Summit Concludes, Euro Resilient, Greece Unresolved

Currency in Crisis
The first European Summit of the year ended with a shroud of uncertainty hanging over Greece.  Officials are sounding an optimistic note that an agreement will be struck before the end of the week, but an agreement will l simply shift the focus from the terms to the participation rate and the recognition that even a haircut of some 70% on a net present value basis is insufficient to put Greece's debt n a sustainable path. 

All EU members, save the UK and the Czech Republic agreed in principle on four key elements that form the basis of the scaffolding of what will eventually be a fiscal union.  First is a debt brake, enshrining a balanced budget (0.5% structural deficit maximum) with automatic corrective measures to kick-in on violation.  This was Germany's position.  Second, if the brake law is too soft, the European Court of Justice can impose a 0.1% of GDP fine.   This is softening of Germany's demand that a country that violates the debt agreement could be taken before the ECJ. 

Third, the burden is shifted.  Sanctions will be imposed on violators unless a qualified majority over-rules as opposed to now where sanctions are only imposed if a qualified majority agrees (hence in practice no sanctions).  This was Germany's position.  Fourth, countries agree to include collective action clauses into new bonds as of January 1, 2013, earlier than previously discussed.  This is also in line with Germany's agenda. 

The issue now goes to the individual countries for approval, with the caveat being approval is necessary to secure aid.  This was clearly meant for Ireland, which may need to hold a referendum for approval.  Of note, French approval may appear more controversial as well, following Sarkozy's indication that approval may be possible only after the election.  The Socialist candidate Hollande leads Sarkozy and that gap may widen in light of the VAT hike Sarkozy announced over the weekend.  Hollande has advocated re-negotiation of the agreement.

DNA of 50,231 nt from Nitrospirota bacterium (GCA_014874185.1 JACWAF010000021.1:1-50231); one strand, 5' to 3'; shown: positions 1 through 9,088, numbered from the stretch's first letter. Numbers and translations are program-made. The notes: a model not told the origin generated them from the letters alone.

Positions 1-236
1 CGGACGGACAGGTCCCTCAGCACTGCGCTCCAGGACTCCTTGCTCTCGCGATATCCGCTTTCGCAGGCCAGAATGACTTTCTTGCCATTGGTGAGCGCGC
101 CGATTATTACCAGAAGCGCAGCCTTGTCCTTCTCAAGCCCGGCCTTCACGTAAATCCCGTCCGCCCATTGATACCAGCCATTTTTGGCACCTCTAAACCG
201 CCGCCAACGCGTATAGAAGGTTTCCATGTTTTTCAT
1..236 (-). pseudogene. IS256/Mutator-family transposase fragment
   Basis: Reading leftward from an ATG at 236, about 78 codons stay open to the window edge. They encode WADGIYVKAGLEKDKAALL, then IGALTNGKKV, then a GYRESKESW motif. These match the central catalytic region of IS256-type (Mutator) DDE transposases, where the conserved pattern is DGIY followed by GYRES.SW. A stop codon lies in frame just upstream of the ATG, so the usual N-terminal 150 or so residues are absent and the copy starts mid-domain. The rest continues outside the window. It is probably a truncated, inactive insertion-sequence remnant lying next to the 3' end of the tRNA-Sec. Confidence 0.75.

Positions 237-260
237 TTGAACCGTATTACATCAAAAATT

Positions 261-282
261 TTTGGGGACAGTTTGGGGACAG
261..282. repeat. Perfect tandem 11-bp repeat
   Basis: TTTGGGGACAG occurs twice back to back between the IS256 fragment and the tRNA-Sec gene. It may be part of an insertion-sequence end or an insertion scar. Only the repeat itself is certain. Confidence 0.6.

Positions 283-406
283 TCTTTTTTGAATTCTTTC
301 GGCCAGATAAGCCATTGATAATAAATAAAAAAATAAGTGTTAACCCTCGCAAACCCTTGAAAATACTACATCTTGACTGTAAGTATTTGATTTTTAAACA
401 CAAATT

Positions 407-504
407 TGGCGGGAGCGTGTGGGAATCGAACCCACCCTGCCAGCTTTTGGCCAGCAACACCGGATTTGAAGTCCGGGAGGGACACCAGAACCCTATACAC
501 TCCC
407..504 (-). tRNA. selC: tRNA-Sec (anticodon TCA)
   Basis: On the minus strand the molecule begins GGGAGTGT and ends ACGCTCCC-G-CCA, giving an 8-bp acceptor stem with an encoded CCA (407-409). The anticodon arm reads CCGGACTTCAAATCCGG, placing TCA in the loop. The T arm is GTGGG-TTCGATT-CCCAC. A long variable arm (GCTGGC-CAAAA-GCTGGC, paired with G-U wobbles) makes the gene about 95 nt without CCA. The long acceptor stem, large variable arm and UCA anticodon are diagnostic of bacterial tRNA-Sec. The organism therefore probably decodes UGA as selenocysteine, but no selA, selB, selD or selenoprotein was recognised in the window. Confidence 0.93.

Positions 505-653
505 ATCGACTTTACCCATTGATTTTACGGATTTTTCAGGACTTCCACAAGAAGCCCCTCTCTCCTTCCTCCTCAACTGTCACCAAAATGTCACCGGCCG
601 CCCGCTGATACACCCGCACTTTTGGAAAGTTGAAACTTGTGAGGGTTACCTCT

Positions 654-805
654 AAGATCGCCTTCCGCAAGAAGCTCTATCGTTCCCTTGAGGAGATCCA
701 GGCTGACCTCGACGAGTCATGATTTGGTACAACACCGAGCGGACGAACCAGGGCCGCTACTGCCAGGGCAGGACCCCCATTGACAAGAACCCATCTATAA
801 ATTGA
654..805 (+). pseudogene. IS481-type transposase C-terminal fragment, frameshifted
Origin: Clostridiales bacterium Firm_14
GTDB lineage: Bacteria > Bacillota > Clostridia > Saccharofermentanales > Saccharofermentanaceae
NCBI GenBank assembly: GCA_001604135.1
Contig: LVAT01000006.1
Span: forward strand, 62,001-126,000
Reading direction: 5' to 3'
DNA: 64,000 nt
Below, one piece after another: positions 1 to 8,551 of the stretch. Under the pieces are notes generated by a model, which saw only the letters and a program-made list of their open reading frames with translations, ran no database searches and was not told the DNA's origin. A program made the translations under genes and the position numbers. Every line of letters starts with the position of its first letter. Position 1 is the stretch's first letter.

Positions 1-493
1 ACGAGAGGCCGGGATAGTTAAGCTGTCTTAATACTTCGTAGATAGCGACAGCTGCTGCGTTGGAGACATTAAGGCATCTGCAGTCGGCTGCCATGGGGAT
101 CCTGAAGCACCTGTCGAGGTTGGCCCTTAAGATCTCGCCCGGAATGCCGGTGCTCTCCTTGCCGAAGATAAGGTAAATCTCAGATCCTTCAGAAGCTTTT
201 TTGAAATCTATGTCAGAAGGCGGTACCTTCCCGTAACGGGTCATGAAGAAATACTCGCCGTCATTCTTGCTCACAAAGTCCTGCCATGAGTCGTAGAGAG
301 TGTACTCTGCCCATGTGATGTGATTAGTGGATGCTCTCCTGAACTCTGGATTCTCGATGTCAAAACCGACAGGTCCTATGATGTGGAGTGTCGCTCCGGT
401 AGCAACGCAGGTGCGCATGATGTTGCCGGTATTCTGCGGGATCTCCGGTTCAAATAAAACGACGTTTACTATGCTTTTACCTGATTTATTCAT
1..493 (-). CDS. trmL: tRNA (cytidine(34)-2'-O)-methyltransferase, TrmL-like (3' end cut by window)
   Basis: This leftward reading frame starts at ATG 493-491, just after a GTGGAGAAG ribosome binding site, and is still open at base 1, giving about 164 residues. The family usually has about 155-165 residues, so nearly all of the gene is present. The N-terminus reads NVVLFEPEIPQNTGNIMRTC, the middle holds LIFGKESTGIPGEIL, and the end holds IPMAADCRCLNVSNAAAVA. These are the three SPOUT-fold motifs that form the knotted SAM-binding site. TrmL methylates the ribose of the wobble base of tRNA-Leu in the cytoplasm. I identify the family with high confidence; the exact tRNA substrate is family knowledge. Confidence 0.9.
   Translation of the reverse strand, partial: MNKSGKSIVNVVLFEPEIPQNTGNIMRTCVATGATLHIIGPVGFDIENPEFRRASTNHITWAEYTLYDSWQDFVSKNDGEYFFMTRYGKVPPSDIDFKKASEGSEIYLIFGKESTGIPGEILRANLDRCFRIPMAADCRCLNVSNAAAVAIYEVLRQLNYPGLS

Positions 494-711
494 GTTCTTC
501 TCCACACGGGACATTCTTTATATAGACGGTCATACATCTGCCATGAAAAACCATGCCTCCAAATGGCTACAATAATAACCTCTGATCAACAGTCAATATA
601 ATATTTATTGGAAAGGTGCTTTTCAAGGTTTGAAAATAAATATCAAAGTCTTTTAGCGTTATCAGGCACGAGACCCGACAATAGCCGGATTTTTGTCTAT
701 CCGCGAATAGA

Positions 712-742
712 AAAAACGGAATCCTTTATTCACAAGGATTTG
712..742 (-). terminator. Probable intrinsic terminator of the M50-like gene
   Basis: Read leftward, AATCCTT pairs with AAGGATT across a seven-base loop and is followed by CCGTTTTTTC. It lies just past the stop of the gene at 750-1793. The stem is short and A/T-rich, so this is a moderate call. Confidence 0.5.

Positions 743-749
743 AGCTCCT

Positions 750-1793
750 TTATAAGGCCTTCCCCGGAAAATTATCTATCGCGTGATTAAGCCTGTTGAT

Personal consumption expenditures were softer than expected in the US yesterday for the month of December and this pattern has been repeated in Europe.  French household consumption as expected to have risen 0.2% and instead it fl 0.7%.   Germany retail sales were expected to have risen 0.8% and instead fell 1.4%. 

While the PMI data has been showing some preliminary signs of stabilization, the real sector data remains largely disappointing, though Germany did report another decline in its unemployment queues (34k decline in January after a 25k decline in December). 

Household spending was also weak in Japan, falling 1% in December compared with expectations of a 0.2% increase.  This follows a 1.3% decline in November.  However, the larger focus as on the stronger than expected industrial production figures.  Industrial output jumped 4% rather than the 3% the consensus had anticipated.  The expectation for January was cut to 2.5% from 3.4% and the preliminary estimate from Japanese producers for February is 1.2%.  The Nikkei snapped a 3-day losing streak by eking out a minor again of 0.1%.  

Japan's PMI is not as closely watched as in other countries, but it edged higher in January to 50.7 from 50.2.  Separately, the unemployment rate unexpectedly rose to 4.6% from 4.5%, the highest since July, even though the job-to-applicant ratio improved. 

In terms of the price action, the dollar edged down to its lowest level since Oct 31 when the BOJ launched a massive intervention operation.  The low today is about JPY76.18.  Seeing how the dollar was flirting with its 200-day moving five days ago above JPY78, the market is understandably cautious about taking the dollar below JPY76.00. 

The price action reaffirms key support for the euro in the $1.3080 area.  An inside day is being recorded, but the resilience of the euro is notable.  On the day, the $1.3160 area should be pivotal.  As long as it remains above there, the risk is new highs.  The $1.3250 area is thought to contain the next batch of stops. 
Summit Concludes, Euro Resilient, Greece Unresolved Summit Concludes, Euro Resilient, Greece Unresolved Reviewed by Marc Chandler on January 31, 2012 Rating: 5
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